As the first book-length study of waterborne festivities in Renaissance and early modern Europe, this collection of essays draws on a rich array of sources, many previously un-researched, to explore aspects of scenography, choreography, music, fashion, painting, sculpture, architecture, stage-and personnel-management and urban planning as evinced in spectacles staged on water. Bodies of water in all their variety are explored here: seas, rivers, fountains, lakes and canals and flooded improvised locations within or adjacent to great buildings all provided stages for elaborate and costly performances, utilising the particular qualities of water to reflect light and distort sound. The volume encompasses festivals marking a wide range of occasions from the election of civic officials, the welcome of a monarch, an investiture or coronation, to ambassadorial visits or the arrival of a royal or ducal bride or bridegroom. Often taking the form of re-enactments of naval battles or legendary seaborne quests, these festivals seek to buttress civic and national pride, make claims to mastery over the sea and landscape, and explore the imaginative as well as practical life of performance space which has been a hallmark of the research and publication of this volume's honorand, J.R. (Ronnie) Mulryne.
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Dr Margaret Shewring is Reader in Theatre and Performance Studies at the University of Warwick. Her teaching, research and recent publications concentrate on the performance context for Shakespeare and his contemporaries, Renaissance and Early Modern European festivals and the design of space for performance on the contemporary stage. She was co-general editor of the two volume Europa Triumphans: Court and Civic Festivals in Early Modern Europe (Ashgate, 2004; e-book 2010) and a co-investigator for the digitised collection of Renaissance festival books on the website of the British Library. She is co-founder of the Society for European Festivals Research and joint general editor, with J.R. Mulryne and Margaret M.McGowan of the new Ashgate Series of European Festival Studies.Review:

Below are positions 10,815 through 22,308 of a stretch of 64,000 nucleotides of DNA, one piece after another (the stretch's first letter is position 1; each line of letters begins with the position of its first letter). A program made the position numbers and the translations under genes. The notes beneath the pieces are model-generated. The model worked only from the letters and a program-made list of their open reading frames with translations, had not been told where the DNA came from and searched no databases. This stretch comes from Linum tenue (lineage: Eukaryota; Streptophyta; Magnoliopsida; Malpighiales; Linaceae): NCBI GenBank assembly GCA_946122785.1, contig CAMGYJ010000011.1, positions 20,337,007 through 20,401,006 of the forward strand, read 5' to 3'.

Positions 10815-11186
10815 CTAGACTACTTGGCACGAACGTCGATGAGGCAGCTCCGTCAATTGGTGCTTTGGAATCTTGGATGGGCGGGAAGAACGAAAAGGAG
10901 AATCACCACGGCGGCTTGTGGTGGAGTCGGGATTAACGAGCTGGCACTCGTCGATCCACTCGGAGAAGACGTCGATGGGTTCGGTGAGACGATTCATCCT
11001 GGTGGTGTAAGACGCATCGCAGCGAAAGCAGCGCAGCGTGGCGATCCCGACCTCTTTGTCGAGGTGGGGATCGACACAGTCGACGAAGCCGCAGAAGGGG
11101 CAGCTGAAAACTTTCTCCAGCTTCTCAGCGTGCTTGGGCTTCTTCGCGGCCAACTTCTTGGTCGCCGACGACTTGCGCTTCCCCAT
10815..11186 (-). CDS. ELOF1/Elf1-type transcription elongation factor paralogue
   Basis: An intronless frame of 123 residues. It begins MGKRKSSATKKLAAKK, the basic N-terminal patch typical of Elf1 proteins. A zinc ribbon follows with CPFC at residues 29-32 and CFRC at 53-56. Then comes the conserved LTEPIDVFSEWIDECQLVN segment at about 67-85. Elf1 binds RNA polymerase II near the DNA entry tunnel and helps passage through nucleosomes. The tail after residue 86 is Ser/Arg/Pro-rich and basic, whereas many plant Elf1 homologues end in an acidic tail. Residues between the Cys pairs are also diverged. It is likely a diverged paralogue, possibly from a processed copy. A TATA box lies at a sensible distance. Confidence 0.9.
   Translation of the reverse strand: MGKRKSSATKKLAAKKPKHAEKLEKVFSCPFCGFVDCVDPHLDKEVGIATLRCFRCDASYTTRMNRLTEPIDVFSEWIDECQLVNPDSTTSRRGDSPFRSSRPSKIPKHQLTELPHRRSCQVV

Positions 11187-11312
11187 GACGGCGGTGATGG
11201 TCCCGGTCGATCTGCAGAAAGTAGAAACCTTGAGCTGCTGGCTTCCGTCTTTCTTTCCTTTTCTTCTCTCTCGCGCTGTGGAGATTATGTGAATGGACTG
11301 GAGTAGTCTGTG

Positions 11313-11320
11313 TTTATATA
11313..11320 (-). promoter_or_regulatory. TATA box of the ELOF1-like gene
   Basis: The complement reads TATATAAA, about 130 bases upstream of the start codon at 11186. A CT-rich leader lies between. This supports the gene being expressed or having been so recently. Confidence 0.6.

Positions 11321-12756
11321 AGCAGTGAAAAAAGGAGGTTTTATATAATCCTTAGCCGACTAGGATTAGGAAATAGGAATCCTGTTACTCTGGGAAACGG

'This engaging and insightful collection of essays is a testament to the work of J. R. Mulryne, which it celebrates by bringing together a rich, wide-ranging variety of contributions on water festivals in Renaissance Europe. As the first book-length study on this topic, the collection makes available a wealth of inspiring new scholarship which showcases previously unexplored material, putting into perspective the prevalence of water festivals across Europe in the sixteenth and seventeenths centuries...an enlightening and readable collection of essays that very usefully brings together a wide-ranging and exciting selection of material, with much to offer cultural historians and literary scholars.' Renaissance Studies 'Readers seeking information about waterborne pageantry in any of these regions will find a wealth of information and rich occasions for further study here.' Early Theatre
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